- Puzzles & some other number books by Shakuntala Devi
- Higher Algebra, Crack the CAT Quantitative, by Hall & Knight
- Aptitude & Data Interpretation, by Vivek Gupta &Sandeep Amar
- Quantum CAT, by Sarvesh Kumar Verma
· Verbal Ability- Studying a reference book for language skills might not help much since English can only be mastered by speaking it regularly, reading voraciously all the different media like books, newspapers, blogs etc& picking up the right grammar &pronunciation skills which is something not everyone may be familiar with, thus requiring a concerted effort.
Besides as Indians, although our English Language skills are much better than our other Asian conterparts, what poses a problem is the Mother Tongue Influence (MTI) which we have while we speak & read.
Thus overcoming this hurdle, is entirely in the hands of the candidate not only in preparation for the CAT exam but also if he wants to be at par with his colleagues based all over the world.
A few good books that might be helpful are:
- High School English Grammar & Comprehension, Wren and Martin
- Word Power made easy, by Norman Lewis
- English Proficiency IMS India
- A Communicative Grammar of English, by Geoffrey Leech
- Business English & Communication, by Clarke
- All about words, by Rosenblum&Nurenberg
- 30 Days to a More Powerful Vocabulary, by Wilfred Funk and Norman Lewis
- How to prepare for the verbal ability & Reading Comprehension for the CAT, by Arun Sharma &Meenakshi
Besides the above books, candidates can also prepare for CAT by:
· Working out the previous year's CAT question papers
· Working on Online and offline mock CAT Tests
· Working on course materials provided by leading MBA Coaching Institutes
· Keeping yourself up to date on world news & general knowledge by reading newspapersand magazines like The Hindu, Economics Time, The Statesman & others.
· Reading Business Magazines like:
- Business Line by The Hindu Group
- Business Today by India Today Group
- Business World
- Management Compass Career Launcher
- Business & Management Chronicle by Chronicle Publications
- Competition Success Review
Therefore, leaving no stone unturned in your preparation, is the only way one can get through it!
CAT- GD & Interview
A group discussion (GD) being a simulated exercise, done to evaluate a student's quick thinking & response pattern will let evaluators see the student in the right perspective where he cannot suddenly put up a show.
Normally a GD involves:
· Groups of 8-10 candidates which are formed without a leader, & are given a specific situation to analyze and discuss within a given time limit.
· The group may be given a case study and asked to come out with a solution for a problem.
· The group may be given a topic and asked to discuss on the same.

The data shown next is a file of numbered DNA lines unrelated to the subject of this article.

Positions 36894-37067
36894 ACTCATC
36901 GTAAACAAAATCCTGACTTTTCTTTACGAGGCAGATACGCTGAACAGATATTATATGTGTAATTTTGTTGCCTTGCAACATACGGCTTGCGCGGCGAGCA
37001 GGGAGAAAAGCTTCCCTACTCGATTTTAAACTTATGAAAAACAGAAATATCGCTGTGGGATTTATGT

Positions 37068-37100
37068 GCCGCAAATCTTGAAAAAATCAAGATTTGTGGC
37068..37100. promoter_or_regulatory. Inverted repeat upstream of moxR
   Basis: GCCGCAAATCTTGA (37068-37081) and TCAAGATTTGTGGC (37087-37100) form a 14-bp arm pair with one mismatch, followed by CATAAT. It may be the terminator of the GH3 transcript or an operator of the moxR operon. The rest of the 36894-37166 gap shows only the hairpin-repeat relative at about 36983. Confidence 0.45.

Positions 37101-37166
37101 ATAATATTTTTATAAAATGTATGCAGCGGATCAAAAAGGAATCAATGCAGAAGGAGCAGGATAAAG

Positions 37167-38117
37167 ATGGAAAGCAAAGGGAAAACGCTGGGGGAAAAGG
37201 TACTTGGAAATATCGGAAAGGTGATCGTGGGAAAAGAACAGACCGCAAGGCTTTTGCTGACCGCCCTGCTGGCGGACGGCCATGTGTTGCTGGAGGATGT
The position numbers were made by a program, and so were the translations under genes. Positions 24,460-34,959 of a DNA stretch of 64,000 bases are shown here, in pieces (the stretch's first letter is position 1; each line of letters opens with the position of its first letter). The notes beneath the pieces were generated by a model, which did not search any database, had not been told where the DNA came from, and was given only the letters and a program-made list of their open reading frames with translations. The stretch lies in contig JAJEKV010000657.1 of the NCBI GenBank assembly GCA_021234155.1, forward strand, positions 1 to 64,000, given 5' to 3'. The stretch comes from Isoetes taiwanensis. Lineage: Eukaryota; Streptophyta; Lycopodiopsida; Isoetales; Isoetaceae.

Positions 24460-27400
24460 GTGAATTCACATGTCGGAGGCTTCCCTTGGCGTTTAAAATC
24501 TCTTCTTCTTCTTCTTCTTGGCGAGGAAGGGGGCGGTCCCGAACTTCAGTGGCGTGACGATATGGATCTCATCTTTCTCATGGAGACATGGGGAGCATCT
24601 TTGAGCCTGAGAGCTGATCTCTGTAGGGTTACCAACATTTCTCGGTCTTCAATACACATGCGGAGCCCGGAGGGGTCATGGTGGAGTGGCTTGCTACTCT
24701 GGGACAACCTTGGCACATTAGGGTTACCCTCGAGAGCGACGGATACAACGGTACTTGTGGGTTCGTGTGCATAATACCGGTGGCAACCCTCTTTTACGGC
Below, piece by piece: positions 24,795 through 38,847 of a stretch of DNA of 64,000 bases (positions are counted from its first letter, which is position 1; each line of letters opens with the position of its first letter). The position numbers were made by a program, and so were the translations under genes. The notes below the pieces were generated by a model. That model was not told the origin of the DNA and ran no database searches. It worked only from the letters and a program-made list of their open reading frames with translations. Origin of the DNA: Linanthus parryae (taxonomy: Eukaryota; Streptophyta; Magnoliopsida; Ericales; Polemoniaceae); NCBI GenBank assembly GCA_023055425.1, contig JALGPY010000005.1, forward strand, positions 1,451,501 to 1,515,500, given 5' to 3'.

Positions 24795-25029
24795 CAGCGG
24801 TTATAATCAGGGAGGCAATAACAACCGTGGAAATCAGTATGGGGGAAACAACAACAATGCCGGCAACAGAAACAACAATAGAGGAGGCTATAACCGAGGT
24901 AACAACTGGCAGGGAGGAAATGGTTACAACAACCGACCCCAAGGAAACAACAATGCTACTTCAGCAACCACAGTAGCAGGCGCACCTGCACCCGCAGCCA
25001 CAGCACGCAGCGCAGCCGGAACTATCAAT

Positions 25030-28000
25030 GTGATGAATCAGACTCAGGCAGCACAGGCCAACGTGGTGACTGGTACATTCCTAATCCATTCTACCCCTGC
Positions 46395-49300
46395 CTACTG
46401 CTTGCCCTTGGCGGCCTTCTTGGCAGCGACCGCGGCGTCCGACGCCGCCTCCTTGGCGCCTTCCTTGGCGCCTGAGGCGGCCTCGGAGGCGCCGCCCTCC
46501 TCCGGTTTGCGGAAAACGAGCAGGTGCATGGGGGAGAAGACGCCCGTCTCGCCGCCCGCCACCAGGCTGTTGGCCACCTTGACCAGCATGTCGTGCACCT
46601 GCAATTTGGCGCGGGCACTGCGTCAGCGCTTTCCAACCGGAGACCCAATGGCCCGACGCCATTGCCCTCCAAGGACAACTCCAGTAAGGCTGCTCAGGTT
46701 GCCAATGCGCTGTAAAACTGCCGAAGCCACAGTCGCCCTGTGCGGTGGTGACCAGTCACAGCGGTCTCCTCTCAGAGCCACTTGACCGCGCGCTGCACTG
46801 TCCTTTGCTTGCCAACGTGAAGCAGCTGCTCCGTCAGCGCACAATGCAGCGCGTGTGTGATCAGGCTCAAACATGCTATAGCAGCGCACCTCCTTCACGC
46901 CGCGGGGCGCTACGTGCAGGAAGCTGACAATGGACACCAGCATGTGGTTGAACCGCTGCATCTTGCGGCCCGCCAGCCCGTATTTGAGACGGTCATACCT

A panel will observe the proceedings and evaluate the members of the group based on their participation & response.
The main objective of this is to know how a student can contribute meaningfully in an attempt to help the group reach a right consensus without any negative participation.
The Panel members will basically judge candidates based on the below factors:
· The individual should be noticed by the panel. Merely making a meaningful contribution and helping the group arrive at a consensus is not enough. You have to be seen by the evaluating panel to have made the meaningful contribution, ensuring
- That the group hears you i.e what you are saying rather than the decibel of your voice.
- Being assertive, not stubborn or bull-headed
- Make your chance to voice your opinion rather than being a passive listener
- Being well prepared for the GD by having numerous practice sessions
· The candidate has to make a meaningful contribution to the discussion which will send across the message that
- he is knowledgeable
- he is able to put forth arguments logically and is a good communicator
- The quality of his speech is more important than the quantity of it.
Below, are mentioned a few pointers on how a student can handle the CAT Group Discussion conducted for the short-listed candidates.
· Always come well prepared with a piece of pen & paper & jot down any ideas one may have in the first few minutes itself
· Always note down both sides of any argument which will keep you prepared to take up any side when faced with a question & will also give you an idea on how to stand out while putting forth your own arguments
· Try & put forth points that are not very obvious which will bring a new perspective to the discussion, a fact that is much appreciated by the selection panel. This will alsogive the discussion a fresh approach & will take it forward if stuck at some point.
· Finally, the most important purpose of the GD is to build a group consensus, i.e the ability to support or influence colleagues to take a common stand at the discussion. Although not always possible, it will give an idea to the panel members of a candidate's role while working as a team&whether he is capable enough to accept joint responsibilities and take decisions as a group.